Academic journal article Demokratizatsiya

The State of Transition Economics

Academic journal article Demokratizatsiya

The State of Transition Economics

Article excerpt

Much has been done in the post-Communist economies in East-Central Europe and the former Soviet Union, but much has also failed. On the positive side, rudimentary market economies have been established, inflation has finally been brought under control, and most economies in the region have become predominantly privately owned. Many of the worst fears never materialized, notably starvation and mass migration. Social unrest has been surprisingly limited.

On the negative side, the decline in output has been great and it still continues in some countries, at least in Ukraine, Turkmenistan, and Tajikistan. The large decline in output is connected with long-lasting high inflation and persistent state regulation, causing severe corruption. Privatization has, not surprisingly, been immersed in controversy. The key problems of the post-Communist transition have been rent-seeking, the exploitation by a small elite of cheap state financing, and remaining state regulations of prices and foreign trade. The main riches come from two sources: cheap credits and raw materials, bought at low state-controlled prices and exported to a free world market. Natural consequences have been sharply rising income differentials and increasing poverty. Characteristically, income differentials and poverty have been mitigated with the demise of exorbitant rent-seeking, and other social indicators have improved as well.

In hindsight, the lesson of the transition is clear: an early and radical reform is the best. The sooner financial stabilization takes place, the earlier economic growth returns. The showcase is Poland, which returned to growth as early as 1992. Sadly, Poland is the only country to have reached high sustained growth of over 5 percent for three years, and even there the growth rate is declining from 7.0 percent in 1995 to a forecast 5.0 to 5.7 percent this year. Poland is also alone in having exceeded the output of 1989. Visions of East Asian tigers have faded from the horizon. After all, Ireland is currently growing faster than Poland.

The more far-reaching the initial deregulation has been, the more likely it is to hold, and the better for growth as well as financial stabilization. Both speedy privatization of existing enterprises and the development of new private enterprises are positive forces, and there is no natural choice between one or the other. Not surprisingly, the more radical reforms that have occurred, the more institutional reforms appear to take place, although they are more difficult to measure. Hence, positive complementarities dominate in the empirical evidence to date. It is not a question of what reform to start with, but rather to build as much as possible of each pillar as early as possible.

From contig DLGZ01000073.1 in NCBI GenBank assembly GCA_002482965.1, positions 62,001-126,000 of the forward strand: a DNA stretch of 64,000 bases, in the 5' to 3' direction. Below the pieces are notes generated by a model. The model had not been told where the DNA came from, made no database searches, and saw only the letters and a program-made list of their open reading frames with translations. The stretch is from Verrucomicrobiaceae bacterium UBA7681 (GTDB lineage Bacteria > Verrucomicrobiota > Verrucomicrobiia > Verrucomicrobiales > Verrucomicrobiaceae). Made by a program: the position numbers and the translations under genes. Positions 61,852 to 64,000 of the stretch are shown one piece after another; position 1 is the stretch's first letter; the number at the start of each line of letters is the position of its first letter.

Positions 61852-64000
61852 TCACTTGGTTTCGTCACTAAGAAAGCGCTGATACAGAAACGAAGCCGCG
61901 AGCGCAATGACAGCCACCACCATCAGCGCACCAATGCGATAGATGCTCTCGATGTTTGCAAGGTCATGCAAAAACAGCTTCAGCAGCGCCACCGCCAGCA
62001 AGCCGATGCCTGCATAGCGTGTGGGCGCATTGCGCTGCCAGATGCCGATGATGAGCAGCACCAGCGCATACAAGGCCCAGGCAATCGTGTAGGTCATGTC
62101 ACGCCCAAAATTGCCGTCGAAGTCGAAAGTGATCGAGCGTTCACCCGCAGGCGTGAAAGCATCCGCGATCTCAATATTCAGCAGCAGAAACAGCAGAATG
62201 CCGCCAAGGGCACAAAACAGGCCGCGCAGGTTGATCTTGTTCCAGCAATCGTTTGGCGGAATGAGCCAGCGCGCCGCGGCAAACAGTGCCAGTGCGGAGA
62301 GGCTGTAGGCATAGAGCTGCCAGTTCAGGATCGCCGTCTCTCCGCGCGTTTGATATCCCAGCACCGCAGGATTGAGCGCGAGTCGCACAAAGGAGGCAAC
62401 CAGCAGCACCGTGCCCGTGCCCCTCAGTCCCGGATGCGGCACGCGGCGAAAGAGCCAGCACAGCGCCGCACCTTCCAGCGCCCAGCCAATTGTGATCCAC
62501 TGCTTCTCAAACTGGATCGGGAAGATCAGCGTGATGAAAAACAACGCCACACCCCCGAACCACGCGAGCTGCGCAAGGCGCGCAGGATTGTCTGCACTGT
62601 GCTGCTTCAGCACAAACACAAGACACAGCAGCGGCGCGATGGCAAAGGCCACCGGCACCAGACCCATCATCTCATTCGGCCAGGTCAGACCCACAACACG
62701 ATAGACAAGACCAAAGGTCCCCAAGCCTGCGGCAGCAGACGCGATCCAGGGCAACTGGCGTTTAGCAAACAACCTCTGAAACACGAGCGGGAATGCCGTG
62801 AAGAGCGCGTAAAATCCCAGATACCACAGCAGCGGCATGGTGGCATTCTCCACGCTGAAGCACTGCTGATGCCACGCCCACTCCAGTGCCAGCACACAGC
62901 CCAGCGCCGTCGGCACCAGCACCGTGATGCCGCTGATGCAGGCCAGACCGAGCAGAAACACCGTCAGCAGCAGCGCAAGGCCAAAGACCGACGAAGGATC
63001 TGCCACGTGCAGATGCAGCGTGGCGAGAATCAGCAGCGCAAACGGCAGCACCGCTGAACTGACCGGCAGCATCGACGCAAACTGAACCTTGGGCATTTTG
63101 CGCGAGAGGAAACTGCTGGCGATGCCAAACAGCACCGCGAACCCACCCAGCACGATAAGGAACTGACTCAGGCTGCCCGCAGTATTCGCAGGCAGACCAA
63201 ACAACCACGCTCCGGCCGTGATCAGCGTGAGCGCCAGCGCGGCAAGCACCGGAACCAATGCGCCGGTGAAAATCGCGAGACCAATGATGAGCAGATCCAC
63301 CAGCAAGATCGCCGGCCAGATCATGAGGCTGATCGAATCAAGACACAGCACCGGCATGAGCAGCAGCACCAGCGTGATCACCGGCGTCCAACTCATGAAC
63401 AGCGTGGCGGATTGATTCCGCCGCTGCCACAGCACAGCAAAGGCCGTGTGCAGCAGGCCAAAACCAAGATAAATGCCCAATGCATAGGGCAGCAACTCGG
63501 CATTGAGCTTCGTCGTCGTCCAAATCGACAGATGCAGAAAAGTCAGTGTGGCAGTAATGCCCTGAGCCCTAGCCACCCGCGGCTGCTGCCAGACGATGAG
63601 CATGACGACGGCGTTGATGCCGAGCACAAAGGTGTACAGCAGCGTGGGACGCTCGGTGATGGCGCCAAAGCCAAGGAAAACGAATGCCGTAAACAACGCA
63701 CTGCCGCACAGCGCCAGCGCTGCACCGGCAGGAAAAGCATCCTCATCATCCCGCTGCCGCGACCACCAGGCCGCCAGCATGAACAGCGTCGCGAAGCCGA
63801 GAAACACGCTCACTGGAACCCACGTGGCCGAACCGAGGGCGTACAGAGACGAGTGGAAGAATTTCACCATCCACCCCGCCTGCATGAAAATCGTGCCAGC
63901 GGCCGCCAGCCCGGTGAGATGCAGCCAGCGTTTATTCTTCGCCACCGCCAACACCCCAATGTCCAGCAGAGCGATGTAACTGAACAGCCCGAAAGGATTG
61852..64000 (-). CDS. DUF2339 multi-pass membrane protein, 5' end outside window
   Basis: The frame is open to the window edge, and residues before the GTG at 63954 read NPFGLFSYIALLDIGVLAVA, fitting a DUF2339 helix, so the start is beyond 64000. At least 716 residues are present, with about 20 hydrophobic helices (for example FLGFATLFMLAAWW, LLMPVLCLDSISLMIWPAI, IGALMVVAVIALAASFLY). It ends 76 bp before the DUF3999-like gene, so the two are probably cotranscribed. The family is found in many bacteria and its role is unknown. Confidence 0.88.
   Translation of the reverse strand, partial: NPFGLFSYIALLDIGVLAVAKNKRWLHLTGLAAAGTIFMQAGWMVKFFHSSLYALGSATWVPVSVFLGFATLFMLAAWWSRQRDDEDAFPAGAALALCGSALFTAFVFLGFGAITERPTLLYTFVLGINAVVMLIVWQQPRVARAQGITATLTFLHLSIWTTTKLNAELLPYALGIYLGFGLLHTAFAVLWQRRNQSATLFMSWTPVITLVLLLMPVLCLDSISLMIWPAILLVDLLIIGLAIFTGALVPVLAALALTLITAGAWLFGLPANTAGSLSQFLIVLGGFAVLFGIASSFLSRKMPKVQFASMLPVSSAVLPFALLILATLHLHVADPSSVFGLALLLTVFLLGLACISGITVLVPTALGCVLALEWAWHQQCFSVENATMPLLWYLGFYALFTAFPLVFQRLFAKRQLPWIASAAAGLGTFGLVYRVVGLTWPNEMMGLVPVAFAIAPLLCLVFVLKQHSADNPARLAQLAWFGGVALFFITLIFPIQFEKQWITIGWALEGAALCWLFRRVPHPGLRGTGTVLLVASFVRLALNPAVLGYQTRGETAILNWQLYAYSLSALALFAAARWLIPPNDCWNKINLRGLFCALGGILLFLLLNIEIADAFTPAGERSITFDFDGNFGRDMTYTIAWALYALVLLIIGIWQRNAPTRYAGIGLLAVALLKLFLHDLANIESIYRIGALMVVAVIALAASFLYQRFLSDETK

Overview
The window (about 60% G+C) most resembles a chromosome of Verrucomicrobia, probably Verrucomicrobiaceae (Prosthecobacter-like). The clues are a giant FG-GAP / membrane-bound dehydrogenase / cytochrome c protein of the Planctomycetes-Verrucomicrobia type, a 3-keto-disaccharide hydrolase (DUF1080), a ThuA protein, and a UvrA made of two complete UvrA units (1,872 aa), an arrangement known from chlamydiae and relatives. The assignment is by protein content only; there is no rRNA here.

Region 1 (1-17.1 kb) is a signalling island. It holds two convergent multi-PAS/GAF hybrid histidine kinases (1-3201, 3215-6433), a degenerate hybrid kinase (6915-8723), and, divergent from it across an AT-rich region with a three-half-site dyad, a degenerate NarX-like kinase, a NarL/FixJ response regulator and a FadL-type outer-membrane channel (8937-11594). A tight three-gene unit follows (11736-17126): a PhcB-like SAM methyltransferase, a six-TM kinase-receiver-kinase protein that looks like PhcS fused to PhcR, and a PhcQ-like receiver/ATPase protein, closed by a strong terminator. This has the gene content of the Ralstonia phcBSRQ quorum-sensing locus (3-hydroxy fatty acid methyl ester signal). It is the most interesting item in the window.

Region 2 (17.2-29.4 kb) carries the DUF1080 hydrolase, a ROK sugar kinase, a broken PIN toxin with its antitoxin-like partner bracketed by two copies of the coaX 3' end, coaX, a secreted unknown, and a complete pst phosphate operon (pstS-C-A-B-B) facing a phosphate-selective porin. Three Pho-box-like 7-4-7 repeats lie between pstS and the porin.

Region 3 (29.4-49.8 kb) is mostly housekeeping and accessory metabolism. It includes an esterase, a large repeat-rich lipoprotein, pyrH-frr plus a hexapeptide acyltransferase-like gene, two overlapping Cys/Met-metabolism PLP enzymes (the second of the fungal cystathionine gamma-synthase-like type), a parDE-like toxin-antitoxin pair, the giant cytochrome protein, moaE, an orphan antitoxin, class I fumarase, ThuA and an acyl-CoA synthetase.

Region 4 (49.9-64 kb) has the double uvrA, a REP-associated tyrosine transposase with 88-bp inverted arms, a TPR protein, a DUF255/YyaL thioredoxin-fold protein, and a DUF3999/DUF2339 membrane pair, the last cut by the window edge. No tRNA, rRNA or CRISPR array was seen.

The literature on transition economics is huge. A World Bank bibliography contains over 5,000 titles. The serious literature can be crudely divided into three categories: first, a prescriptive literature arose about what should be done; second, a more formal literature of economic models was elaborated somewhat later; third, a broad empirical literature has been produced.

Most of the prescriptive literature was written in the years 1989-1992, and it was strongly influenced by the dominant economic thinking at the time, which has been coined the "Washington consensus" by John Williamson. In essence, the term means conservative fiscal and monetary policies, far-reaching liberalization of the economy, and privatization. Jeffrey D. Sachs emerged as both the dominant and most radical advocate of a swift market economic transformation, and Poland became his showcase. Other prominent proponents of similar policies were Michael Bruno, William Easterly, Stanley Fischer, Janos Kornai, Richard Layard, David Lipton, and Lawrence Summers in the Western academic establishment, and economic politicians in the regions, such as Leszek Balcerowicz, Vaclav Klaus, Yegor Gaidar, Vladimir Dlouhy, and Marek Dabrowski. …

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